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Will Bankruptcy Shut Down an Existing Garnishment?


Shutting down garnishment with bankruptcy

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If you're deep in debt and are being squeezed financially by debt collectors, one of the tools in their arsenal they like to threaten you with is wage garnishment. If you’re considering bankruptcy, not only can it address your debt dilemma but can also vanquish your garnishments! A wage garnishment order is not only a financial problem but because it is a payment demand sent to your employer, it can be a source of embarrassment. And if you are subject to several garnishment orders, this can even cause you to lose your job!

For those lucky enough to live in North Carolina, you should know you live in a state that does not easily allow for wage garnishments to be levied for debt collection purposes to begin with – another boon to living in the state! Child support, taxes and defaulted student loans are more likely to be approved for wage garnishment, but it isn’t widely available as a means to pursue consumer debt as it is in most other states. But wage garnishment isn’t the only type of garnishment available, so collectors pursuing NC residents still have other options.

First, a creditor must go to court to get a judgment against you. With the judgment in hand, what’s more likely than is that they will pursue garnishment of your bank account rather than your wages. Second, a creditor may try to get a wage garnishment order against you issued by another state and then send it to your employer to withhold from your wages. A wage garnishment order from out of state may be enforceable within North Carolina.

Judgments can be stopped by bankruptcy http://thesauce.net.au/wp-content/uploads/2011/09/thesauce_lawsuit.jpg

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Fortunately, when you file for bankruptcy – either Chapter 7 or Chapter 13 - an automatic stay goes into effect which means creditors must stop all collection activities immediately. This stay will be in place for a pre-determined length of time depending on the type of bankruptcy you file and your circumstances. Creditors are typically very respectful of bankruptcy guidelines and immediately stop collection efforts - including wage or bank garnishment - because they know there are serious consequences for non-compliance.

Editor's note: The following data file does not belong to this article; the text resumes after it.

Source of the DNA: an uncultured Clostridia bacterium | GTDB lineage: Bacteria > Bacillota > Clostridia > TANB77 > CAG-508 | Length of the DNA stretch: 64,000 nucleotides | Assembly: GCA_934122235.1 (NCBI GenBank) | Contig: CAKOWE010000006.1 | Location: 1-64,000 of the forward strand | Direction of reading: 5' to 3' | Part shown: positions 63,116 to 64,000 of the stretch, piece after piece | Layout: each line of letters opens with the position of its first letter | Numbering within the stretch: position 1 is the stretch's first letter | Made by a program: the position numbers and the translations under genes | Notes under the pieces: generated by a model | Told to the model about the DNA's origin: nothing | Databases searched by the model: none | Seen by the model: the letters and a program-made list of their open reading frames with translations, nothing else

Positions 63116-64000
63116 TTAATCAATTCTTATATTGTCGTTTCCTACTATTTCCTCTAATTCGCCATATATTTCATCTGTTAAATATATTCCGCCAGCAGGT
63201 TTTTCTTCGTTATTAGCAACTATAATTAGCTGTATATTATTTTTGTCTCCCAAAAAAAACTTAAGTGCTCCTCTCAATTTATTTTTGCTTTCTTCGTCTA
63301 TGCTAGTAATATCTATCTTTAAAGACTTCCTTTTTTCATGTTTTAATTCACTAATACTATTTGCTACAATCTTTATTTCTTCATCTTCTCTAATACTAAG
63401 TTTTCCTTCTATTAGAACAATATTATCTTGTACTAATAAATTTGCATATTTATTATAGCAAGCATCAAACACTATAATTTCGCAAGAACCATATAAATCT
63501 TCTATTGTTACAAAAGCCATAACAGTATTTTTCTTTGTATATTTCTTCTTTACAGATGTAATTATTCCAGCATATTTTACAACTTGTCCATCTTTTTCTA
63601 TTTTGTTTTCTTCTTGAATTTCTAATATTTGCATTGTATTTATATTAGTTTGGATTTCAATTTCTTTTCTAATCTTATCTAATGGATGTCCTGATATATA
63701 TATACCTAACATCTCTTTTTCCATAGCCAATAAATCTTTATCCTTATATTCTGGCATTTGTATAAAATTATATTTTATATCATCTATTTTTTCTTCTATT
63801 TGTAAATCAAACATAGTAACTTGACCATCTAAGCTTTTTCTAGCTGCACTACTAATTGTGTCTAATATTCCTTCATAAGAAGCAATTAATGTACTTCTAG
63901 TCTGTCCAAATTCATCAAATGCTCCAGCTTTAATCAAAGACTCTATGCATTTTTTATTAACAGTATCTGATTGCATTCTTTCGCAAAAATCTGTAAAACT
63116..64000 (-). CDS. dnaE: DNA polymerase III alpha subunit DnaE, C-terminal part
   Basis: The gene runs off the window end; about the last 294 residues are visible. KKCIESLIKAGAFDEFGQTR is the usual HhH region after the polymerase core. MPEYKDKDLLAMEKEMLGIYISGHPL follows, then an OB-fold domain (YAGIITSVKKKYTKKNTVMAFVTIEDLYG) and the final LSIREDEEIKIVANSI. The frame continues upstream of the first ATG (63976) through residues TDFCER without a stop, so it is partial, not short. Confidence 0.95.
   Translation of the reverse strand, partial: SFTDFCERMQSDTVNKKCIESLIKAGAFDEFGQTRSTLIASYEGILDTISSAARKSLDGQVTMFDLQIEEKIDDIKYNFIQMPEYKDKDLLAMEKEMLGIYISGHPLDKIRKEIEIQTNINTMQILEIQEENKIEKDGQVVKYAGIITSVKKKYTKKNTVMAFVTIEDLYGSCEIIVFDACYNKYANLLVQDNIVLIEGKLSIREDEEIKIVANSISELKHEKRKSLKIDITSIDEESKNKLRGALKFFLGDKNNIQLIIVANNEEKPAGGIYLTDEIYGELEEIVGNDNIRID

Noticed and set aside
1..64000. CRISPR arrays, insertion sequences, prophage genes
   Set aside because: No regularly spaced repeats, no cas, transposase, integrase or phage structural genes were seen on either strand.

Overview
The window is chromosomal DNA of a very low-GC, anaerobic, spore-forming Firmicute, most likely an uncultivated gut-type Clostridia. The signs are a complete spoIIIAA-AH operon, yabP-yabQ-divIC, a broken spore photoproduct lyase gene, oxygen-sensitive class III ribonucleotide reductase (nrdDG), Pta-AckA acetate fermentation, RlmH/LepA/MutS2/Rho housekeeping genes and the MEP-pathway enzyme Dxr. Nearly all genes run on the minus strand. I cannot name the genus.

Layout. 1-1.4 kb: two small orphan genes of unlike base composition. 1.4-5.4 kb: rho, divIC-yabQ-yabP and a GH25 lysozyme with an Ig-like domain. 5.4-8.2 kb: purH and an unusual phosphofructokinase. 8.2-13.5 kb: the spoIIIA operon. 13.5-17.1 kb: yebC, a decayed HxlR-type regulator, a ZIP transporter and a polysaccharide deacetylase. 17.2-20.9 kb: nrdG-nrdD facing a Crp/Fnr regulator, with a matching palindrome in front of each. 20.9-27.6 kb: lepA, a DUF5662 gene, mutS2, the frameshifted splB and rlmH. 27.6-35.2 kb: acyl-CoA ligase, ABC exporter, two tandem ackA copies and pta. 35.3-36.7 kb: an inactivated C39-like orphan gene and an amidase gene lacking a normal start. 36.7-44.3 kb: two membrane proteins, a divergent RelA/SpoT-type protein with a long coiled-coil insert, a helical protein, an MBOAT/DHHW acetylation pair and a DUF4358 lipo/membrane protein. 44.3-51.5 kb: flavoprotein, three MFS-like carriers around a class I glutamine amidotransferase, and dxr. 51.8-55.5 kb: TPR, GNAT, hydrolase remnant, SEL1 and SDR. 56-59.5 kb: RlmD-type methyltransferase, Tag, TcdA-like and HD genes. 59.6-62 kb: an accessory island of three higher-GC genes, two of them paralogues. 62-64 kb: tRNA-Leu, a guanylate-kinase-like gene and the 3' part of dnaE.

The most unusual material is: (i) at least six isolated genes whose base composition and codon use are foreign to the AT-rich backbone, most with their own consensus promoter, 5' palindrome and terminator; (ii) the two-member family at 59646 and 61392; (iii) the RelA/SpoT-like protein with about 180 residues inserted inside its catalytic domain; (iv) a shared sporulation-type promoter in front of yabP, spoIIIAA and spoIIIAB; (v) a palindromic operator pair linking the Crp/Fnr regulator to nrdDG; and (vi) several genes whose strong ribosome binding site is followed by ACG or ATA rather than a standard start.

The automatic stay bankruptcy offers can trigger three different results:

1. If you receive a discharge of the debt the garnishment related to then the creditor will not be able to resume garnishment after bankruptcy.

2. If your case was dismissed without discharge, the creditor can resume garnishing your wages.

3. If the creditor files a motion to lift the stay and satisfies the court as to the reason why the stay should be lifted it will be lifted and garnishment will continue.

Bankruptcy stops creditor collections actions

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Sometimes the automatic stay may be limited. These circumstances include:

  • Student loans cannot generally be discharged during bankruptcy unless you pass the Brunner test. Bankruptcy will typically not be able to put an end to student loan garnishment unless you can successfully have your debt lowered or discharged by filing an adversary proceeding.
  • Child support and alimony garnishments do not qualify for the automatic stay nor can they be discharged or reduced by bankruptcy. If your income has dropped and you can’t afford the set payments, you will have to seek a modification in family court rather than bankruptcy.
  • If you file bankruptcy at least twice in one year, your automatic stay will last only 30 days. If you want it to last longer, you can have your attorney file a motion and the court will consider the request and your circumstances and decide whether or not to allow the stay to stick.

Garnishment, as with any debt dilemma, is best handled before it gets to this drastic stage. If you owe more than you can afford to pay and you know your situation is not likely to improve, filing bankruptcy sooner rather than later may prevent extreme debt collection tactics like garnishment. For help with your debts, contact the law offices of John T Orcutt for expert advice on North Carolina bankruptcy.

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